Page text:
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Abstract: SA-PO1013

Severe Metabolic Acidosis Secondary to Metastatic Melanoma Reoccurrence: The Warburg Effect

Session Information

Category: Nephrology Education

  • 1302 Fellows and Residents Case Reports


  • Barnes, Sylvester, Loyola University, Wheaton, Illinois, United States
  • Bansal, Vinod K., Loyola University Medical Center , Maywood, Illinois, United States

The Warburg effect is a phenomenon where a high rate of glycolysis occurs in tumor cells and it uncoupled from aerobic respiration. To keep up with the metabolic demands of the cell, glycolysis increases at the expense of significant glucose utilization and a resultant elevated lactate levels as oxidative phosphorylation does not occur in this process. It is believed this process allows the cell to export various carbohydrate components from the Krebs Cycle to instead promote cell growth.


The patient is a 85 year old man with CKD stage 3 who presented to the hospital after being seen by his PCP for increasing dyspnea for 6 weeks. The patient has a history of malignant melanoma first diagnosed in 1964 and no sign of recurrence since 2011. Labs were remarkable for a creatinine of 1.54mg/dl, a serum bicarbonate level of 8mmol/L, albumin of 2.9g/dl, alkaline phosphate 538 IU/L, AST 101 IU/L and ALT of 64 IU/L. His INR and bilirubin were normal. An ABG showed a pH of 7.28, pCO2 of 21mmHg, and calculated bicarb of 9mmol/L. Serum lactic acid was measured at 18 mmol/L. CT scan was obtained showing numerous hypervascular liver lesions, and biopsy confirming melanoma reoccurrence. Nephrology was consulted to help with his metabolic acidosis. When examined the patient was noted to be resting comfortably with only mild tachypnea. Thiamine along with bicarbonate 1300mg three times a day was tried for the patient with no improvement in bicarbonate levels. The patient remained fairly asymptomatic and was discharged home. Four days post discharge the patient presented again to the hospital with increased dyspnea along and altered mental status. Serum bicarbonate was measured at less than 5mmol/L and lactate level obtained was 22mmol/L. An ABG showed a pH of 6.9, pCO2 8mmHg and calculated serum bicarbonate of 2mmol/L. It was decided a focus on comfort would be more appropriate than treatment and the patient ultimately passed away later during the day.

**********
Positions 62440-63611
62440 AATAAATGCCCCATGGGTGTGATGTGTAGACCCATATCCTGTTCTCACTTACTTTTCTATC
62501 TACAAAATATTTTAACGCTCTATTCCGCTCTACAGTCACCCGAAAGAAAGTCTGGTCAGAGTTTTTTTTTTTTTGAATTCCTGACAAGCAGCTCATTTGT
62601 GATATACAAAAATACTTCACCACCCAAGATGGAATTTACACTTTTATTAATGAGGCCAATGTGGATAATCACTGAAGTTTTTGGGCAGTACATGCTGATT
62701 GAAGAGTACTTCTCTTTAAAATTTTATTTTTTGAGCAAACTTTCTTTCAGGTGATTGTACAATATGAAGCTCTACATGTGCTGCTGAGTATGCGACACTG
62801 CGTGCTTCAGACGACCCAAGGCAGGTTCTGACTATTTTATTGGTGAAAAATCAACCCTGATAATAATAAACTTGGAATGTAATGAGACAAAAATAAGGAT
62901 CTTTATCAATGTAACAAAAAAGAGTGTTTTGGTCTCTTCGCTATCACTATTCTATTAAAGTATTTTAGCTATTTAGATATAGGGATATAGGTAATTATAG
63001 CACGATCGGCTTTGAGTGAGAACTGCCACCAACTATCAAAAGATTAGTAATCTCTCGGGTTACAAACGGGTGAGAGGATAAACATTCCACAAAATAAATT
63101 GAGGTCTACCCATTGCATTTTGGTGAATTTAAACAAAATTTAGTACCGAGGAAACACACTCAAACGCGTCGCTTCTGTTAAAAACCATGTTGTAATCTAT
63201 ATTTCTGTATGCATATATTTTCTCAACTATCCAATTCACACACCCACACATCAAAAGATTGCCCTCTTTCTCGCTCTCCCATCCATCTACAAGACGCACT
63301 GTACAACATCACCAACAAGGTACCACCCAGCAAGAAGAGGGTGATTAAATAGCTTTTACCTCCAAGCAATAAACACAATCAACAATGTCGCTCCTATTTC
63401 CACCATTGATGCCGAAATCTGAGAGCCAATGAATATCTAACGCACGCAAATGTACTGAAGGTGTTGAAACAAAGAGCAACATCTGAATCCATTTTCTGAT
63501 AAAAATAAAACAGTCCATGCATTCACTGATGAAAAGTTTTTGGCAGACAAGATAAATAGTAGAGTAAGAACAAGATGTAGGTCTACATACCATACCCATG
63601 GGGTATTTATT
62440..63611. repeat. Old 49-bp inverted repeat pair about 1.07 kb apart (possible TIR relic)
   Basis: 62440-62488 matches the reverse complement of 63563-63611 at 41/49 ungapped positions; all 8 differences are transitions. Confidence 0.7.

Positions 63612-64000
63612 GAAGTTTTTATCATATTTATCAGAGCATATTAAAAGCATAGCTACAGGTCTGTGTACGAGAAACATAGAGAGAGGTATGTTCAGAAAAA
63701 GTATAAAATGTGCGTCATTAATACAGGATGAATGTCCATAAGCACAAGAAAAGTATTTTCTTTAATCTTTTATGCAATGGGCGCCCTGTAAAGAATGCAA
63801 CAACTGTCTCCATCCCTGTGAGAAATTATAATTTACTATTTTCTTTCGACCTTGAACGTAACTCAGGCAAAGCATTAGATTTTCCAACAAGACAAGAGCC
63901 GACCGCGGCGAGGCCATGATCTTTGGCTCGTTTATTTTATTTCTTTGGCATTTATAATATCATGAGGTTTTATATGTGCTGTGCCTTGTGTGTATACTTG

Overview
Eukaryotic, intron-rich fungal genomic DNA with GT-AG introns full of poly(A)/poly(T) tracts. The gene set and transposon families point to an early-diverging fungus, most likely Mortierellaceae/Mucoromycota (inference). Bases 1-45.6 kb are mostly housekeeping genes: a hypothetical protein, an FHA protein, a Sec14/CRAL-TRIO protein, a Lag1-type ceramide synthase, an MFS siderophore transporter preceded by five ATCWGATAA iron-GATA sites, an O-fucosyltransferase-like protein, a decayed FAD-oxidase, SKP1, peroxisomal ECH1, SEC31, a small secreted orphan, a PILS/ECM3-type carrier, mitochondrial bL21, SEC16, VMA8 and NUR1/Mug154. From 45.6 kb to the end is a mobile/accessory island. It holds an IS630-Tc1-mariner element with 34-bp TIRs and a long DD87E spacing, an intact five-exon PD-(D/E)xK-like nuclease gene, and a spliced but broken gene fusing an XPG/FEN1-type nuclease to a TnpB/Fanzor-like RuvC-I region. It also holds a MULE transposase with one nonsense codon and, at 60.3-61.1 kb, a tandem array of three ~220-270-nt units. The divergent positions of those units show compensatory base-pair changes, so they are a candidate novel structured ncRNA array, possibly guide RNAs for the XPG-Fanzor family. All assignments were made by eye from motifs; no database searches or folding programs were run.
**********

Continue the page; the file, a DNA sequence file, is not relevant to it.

The patient’s persistent lactic acidosis was initially fairly asymptomatic leading to only mild tachypnea and compensatory respiratory alkalosis. It was believed that the majority of his lactate generation was due to his melanoma using primary glycolytic pathways, the Warburg effect. Unfortunately, this is generally seen as a poor prognostic indicator, as was the case for our patient.